'What I didn't know and wish someone had told me about'...Motherhood and Finding Your Feet

by Amy Tyndall

I had such a distorted view of modern motherhood before the big event actually happened. I’d been lucky enough to enjoy a really easy pregnancy (no complications, no morning sickness, no real aches or pains), that I’d naively assumed motherhood would be just the same. I could carry on with normal life, right? Just with a baby tagging along for the ride (what are baby slings for, after all?) I had visions of an Instagram-worthy new life of avocado-toast-and-flat-white breakfasts at all the cute little cafes near my home in North London, wafting around art galleries with a sleeping babe in tow and idyllic sunny walks in the park.

How wrong I was. I mean, to be honest I’d not lived that kind of life before, so goodness knows why I thought I’d suddenly turn into a model mama. But once my daughter arrived I was so anxious to portray the image of ‘everything being ok’ that I failed to get the fundamentals right.

Breastfeeding problems

So on day three of new motherhood - and despite me knowing deep down that things weren’t quite right - I never confessed to the midwife visiting my home for my first post-natal check-up that breastfeeding was just not working. My daughter was barely awake long enough to latch on let alone fill herself up on milk. And besides, I wasn’t totally sure if I was producing enough milk to sustain her anyway.

In my uneducated, probably a bit naive, but hopeful state, I just wanted everything to be alright. I assumed things would ‘sort themselves out in the end’ the way nature intended. Breastfeeding should be the most natural thing in the world, right? Of course, the facts could not be disguised, and on day five my tiny (and, quite literally, shrinking) and jaundiced daughter was readmitted to hospital because she’d lost too much weight.

Cue a long, hot weekend back on the maternity ward, where the first thing the neonatal nurses asked was “what brand of formula would you like your daughter to have?” My heart sank and the tears welled up. “No! She was not meant to be going near the stuff, it’s poison!”, said the little voice in my head. Of course, nothing could have been further from the truth. She clearly wasn’t getting sufficient nourishment from the dribbles of milk I was expressing, so in this instance, the formula (and the hard work and care of the hospital’s neonatal staff, of course) was literally a lifesaver.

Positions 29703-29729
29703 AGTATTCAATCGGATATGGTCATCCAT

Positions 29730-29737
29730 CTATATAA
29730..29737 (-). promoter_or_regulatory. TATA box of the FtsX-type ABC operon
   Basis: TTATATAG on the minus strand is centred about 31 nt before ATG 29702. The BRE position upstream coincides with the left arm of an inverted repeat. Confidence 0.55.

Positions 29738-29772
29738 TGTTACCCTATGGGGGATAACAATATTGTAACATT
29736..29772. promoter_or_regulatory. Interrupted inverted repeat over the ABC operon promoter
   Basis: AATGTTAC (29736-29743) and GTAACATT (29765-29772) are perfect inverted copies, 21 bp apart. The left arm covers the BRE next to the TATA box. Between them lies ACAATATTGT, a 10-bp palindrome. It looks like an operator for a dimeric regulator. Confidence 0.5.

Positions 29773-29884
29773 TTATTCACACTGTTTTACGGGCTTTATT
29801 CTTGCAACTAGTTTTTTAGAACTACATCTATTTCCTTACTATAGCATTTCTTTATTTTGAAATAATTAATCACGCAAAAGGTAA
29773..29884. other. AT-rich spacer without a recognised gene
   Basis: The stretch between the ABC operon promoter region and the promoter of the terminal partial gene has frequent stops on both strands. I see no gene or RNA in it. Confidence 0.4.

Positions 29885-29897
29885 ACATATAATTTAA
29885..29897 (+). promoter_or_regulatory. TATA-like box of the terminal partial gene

Losing your sense of self when you become a mum

Five days into motherhood my tiny, shrinking and jaundiced daughter was readmitted to hospital.

After a weekend of pumping, constant feeding and sunbed sessions for my daughter (technically known as phototherapy beds used to help treat jaundice, but in her paper ‘glasses’ she looked like she was getting some serious tanning in), we were discharged on the Monday morning. I have never felt such relief to go home. But even those dramatic few days didn’t prompt me to reach out for more help and advice. Hindsight is a wonderful thing, of course, and only now do I realise that I should have pushed harder for more help with breastfeeding. As it was, I struggled on for weeks, pretending to myself that it would probably get better soon, that the physical pain of feeding my daughter would ease up, that I’d get over the dread I felt when she woke up because it meant the whole painful process would start all over again.

The mum guilt begins

I eventually found a rhythm of my own when it came to feeding - a combination of some attractive nipple shields to help with the pain of breastfeeding and formula feeds meant my daughter started to gain weight at a healthy rate. But the bottle feeding didn’t come without its own problems. Deep down, I was ashamed that I wasn’t exclusively breastfeeding my daughter. I bottle fed in secret until she reached six months, when it was more socially acceptable to whip out the formula. Only my nearest family and friends knew I was doing it - I just couldn’t bring myself to admit it to all the other new mums around me.